IT IS generally acknowledged that there is an endemic problem of corruption which is deep-rooted at all levels of Papua New Guinean society.
The country’s leaders seem accountable to no one, and this is compounded by weak and ineffective checks and balances within the bureaucracy.
To perfect the democratic representative political system is a multi-generational process, tedious and messy but we need to embrace it.
In the meantime, instead of focusing on this bleak outlook, we can emphasise how our individual efforts can make an imprint on our community.
No doubt hundreds of people with goodwill are doing their share behind the scene to help make PNG a better country.
Keith Jackson, the engine of this forum, and countless other friends who care about PNG and its people are doing what they can.
The likes of Martyn Namorong, Daniel Kumbon, Elizabeth Dumu, Michael Dom and Mathias Kin also graciously shared their personal experiences and their sense of community and nationhood.
We can take advantage of advanced communications technologies to foster wider networks and harness the efforts made by many folk whose hearts are stitched together for the well-being of PNG and its people. The obligation starts with each one of us.
The path I have taken is to make an individual effort and hopefully make a beneficial impact both at community and personal level.
To mobilise community participation, I have organised small groups - but the outcome has been dismal. The efforts consumed time and effort in writing objectives, preparing organisational flow charts and keeping minutes only to mirror a mini Waigani bureaucracy in a rural setting with nothing happening on the ground.
Creating grass roots groups on paper gives a false impression of measurable success.
Instead, I have turned to the Melanesian value of making an individual effort for the collective to makes a difference in someone’s life. This is done by expanding our viewpoint to think about our people as one Melanesian family, not limited to tribal or clan thinking. We have to think we are our brothers’ and sisters’ keeper.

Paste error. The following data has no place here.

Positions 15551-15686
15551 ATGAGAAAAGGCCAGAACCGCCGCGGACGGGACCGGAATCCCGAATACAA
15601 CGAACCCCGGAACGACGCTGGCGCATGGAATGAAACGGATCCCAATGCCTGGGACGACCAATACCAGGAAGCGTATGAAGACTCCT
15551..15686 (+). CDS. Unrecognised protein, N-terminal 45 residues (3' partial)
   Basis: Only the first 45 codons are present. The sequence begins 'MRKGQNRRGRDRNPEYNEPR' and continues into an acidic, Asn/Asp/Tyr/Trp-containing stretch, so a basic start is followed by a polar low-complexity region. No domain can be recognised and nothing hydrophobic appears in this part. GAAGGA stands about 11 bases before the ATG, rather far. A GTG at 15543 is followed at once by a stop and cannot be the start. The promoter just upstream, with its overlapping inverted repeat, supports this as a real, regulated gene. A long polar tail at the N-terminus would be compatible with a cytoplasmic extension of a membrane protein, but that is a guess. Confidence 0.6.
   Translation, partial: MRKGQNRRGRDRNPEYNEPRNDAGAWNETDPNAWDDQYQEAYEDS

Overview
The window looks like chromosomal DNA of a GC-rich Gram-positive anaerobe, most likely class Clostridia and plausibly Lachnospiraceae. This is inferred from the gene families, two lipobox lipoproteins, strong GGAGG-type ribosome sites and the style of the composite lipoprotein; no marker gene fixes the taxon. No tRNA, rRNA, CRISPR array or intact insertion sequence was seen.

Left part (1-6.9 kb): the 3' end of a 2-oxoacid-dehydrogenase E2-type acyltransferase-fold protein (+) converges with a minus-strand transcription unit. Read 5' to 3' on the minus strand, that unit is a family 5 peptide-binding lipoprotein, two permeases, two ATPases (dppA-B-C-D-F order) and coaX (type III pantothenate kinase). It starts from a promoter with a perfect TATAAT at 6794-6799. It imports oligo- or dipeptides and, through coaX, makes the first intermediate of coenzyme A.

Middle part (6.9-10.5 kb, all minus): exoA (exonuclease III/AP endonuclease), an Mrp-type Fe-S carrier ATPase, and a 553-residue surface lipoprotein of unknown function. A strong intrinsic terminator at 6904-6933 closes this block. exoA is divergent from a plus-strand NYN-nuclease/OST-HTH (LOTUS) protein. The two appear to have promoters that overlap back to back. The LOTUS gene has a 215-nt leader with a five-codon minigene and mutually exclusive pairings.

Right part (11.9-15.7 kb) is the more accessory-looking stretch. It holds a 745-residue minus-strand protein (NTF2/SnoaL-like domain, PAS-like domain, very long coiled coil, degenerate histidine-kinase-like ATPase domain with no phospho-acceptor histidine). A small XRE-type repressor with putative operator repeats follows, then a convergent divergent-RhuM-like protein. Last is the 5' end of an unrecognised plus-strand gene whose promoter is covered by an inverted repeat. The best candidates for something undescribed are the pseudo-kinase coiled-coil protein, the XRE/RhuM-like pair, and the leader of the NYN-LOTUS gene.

This requires an action mindset. It means sticking out our necks, taking some risks and allowing ourselves to stand out. It is about engaging in ways that benefit our fellows and allowing our behaviour to engage, involve and inspire others.
It is OK to step in and intervene when you witness a husband bashing his defenceless wife at a market place while tens of spectators stand watching with the look on their faces of “em family problem bilong tupelo”.
It is OK to get involved in situations where people other than our own bros are involved. We are where we are today because somewhere during our journey we stood on the shoulders of our parents, teachers, ol didiman, ol kiap, pastors and random wantoks.
If you have reached the top of the corporate ladder then don’t take the ladder with you. Lower it, reach down and assist someone else to climb up.
Positive approaches are contagious. The people around you will catch the positivity flu. Expand the circle of bros and embrace other wantoks.
Don’t wait for someone else to start. As some wise people have asked, “If not me, then who?” and “If not now, then when?”
Act now in your own situations in life. It does not have to be an earth shattering experience. It might mean helping someone get up at a bus stop, letting someone else go ahead in the line, helping a little child with homework, helping someone with their job application, giving job opportunities to a high school dropout, offering a helping hand to a disabled person or to folks who are not your bros or not from the circle of well connected elites.
Papua New Guineans are good at making individual efforts for the collective good. We need to re-ignite our passion and purposely take this personal journey.
Life is short. This moment is all we have to make a difference, however minuscule the efforts may seem.